Cavs’ Kyrie Irving continues to deliver under spotlight in NBA Finals

Cleveland Cavaliers guard Kyrie Irving reacts in the first half against the Cleveland Cavaliers in Game 4 of basketball’s NBA Finals in Cleveland, Friday, June 9, 2017. (AP Photo/Tony Dejak)

CLEVELAND (KRON) — You live by the three, you die by the three — or so the saying goes.

After going 0-7 from long-distance in the previous game, Kyrie Irving drenched the Warriors defense with seven three-pointers on his way to a 40-point night in Game 4.

It would be strange to call this a bounce back performance considering the 4x All Star dropped 38 points on Wednesday night, but after missing a potential game-winning shot in the winding moments of Game 3, Irving one-upped himself last night.

“The magnitude of the games, especially the last game, it hit me in a very deep place,” Irving said after the Cavs 137-116 win. “(It’s) just, you want to play extremely well and you understand that’s a do-or-die game in Game 3.”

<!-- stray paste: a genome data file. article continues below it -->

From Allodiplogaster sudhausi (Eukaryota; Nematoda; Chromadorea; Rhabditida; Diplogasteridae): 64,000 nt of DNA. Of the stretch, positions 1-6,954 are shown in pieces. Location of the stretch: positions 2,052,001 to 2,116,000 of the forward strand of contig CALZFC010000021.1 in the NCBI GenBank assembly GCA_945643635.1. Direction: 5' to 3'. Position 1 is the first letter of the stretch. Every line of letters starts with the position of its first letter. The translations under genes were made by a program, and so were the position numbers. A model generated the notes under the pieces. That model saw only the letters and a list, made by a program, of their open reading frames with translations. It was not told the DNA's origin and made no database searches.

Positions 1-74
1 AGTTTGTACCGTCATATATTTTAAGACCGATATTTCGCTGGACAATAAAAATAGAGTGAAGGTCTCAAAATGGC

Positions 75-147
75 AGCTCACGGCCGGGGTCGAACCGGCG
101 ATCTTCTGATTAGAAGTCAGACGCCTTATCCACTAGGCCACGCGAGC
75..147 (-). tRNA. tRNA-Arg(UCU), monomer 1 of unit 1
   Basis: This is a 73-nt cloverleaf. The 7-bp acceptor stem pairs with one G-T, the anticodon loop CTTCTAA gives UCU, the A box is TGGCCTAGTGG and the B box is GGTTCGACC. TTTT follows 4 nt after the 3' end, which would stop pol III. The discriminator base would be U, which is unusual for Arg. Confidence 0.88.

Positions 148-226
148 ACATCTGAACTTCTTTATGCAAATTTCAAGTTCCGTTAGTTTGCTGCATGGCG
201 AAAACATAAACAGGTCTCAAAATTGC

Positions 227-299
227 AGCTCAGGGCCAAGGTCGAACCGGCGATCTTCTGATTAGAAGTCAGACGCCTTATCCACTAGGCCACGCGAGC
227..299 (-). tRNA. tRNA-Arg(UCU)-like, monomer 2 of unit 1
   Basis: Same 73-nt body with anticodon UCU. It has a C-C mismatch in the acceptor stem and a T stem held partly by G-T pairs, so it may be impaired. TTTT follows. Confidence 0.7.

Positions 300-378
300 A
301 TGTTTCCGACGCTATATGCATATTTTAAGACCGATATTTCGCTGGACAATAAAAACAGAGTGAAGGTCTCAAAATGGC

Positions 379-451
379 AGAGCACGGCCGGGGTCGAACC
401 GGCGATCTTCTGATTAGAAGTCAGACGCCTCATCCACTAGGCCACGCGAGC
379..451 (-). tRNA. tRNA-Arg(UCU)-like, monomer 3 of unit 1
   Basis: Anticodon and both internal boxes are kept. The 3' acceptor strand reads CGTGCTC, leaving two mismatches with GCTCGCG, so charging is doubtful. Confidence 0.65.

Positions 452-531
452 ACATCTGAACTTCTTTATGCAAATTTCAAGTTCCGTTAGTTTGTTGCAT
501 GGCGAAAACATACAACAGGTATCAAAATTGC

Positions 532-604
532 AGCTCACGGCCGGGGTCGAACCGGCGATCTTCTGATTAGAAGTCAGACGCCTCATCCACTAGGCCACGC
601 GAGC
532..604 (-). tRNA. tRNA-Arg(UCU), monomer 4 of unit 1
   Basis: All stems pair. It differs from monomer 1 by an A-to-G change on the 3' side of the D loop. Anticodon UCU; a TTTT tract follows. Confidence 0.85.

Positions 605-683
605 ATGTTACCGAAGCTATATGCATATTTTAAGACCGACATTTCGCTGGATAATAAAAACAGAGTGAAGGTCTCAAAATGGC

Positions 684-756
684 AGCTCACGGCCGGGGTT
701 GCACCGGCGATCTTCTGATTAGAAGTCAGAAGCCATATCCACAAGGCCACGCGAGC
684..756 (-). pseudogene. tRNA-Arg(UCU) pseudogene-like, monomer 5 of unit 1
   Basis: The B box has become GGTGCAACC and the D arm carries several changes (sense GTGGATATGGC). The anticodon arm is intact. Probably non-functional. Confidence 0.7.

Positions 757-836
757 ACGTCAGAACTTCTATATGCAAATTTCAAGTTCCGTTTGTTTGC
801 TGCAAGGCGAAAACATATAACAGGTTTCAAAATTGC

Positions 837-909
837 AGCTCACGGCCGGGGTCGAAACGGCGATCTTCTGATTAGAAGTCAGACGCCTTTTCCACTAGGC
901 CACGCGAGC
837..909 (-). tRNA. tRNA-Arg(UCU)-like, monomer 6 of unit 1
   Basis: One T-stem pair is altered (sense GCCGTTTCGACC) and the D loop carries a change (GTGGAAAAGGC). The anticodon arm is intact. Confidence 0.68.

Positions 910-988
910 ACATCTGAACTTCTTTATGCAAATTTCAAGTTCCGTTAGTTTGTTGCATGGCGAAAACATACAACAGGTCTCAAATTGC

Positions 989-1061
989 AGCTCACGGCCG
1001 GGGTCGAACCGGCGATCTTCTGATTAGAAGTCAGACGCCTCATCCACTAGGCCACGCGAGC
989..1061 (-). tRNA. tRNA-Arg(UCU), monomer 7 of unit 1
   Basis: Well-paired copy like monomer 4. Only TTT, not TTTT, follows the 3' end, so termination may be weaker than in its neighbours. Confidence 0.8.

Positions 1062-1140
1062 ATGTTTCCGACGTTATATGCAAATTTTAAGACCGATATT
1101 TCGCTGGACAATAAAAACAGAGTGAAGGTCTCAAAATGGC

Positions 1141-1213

In Finals elimination games, Irving’s scoring marks dating back to last year’s series are 41, 23, 26 (including a game-winning three) and 40 Friday — good for a 32.5 average.

He’s consistently executed at a high level for Cleveland when called upon and is undoubtedly there go-to guy in late-game situations.

“He’s just been very special in closeout games,” said Lebron James. “I said that over and over again, that he’s always been built for the biggest moments, and tonight he showed that once again.”

An elite one-on-one player, surely among the NBA’s best, Irving’s filthy ball-handling skills along with his canny finishing ability in the paint draws the “oohs” and “ahhs” from the crowd on a nightly basis.

In the Game 4 victory, the former Rookie of the Year rattled off 28 points in the first half, scoring in a variety of ways ranging from shake-and-bake step-back jumpers to left-handed floaters over a top-notch defender — sorry Klay Thompson.

Regardless of how he does it, Irving makes sure his impact is felt in a game, though it’s typically on the offensive end. But when his team needs him most, the 25-year-old points guard seemingly answers the call every time.

“He’s been playing well all playoffs. I think he’s averaging like 30,” said Warriors guard Shaun Livingston. “Great player. He’s one of those players who plays best when his back is against the wall.”



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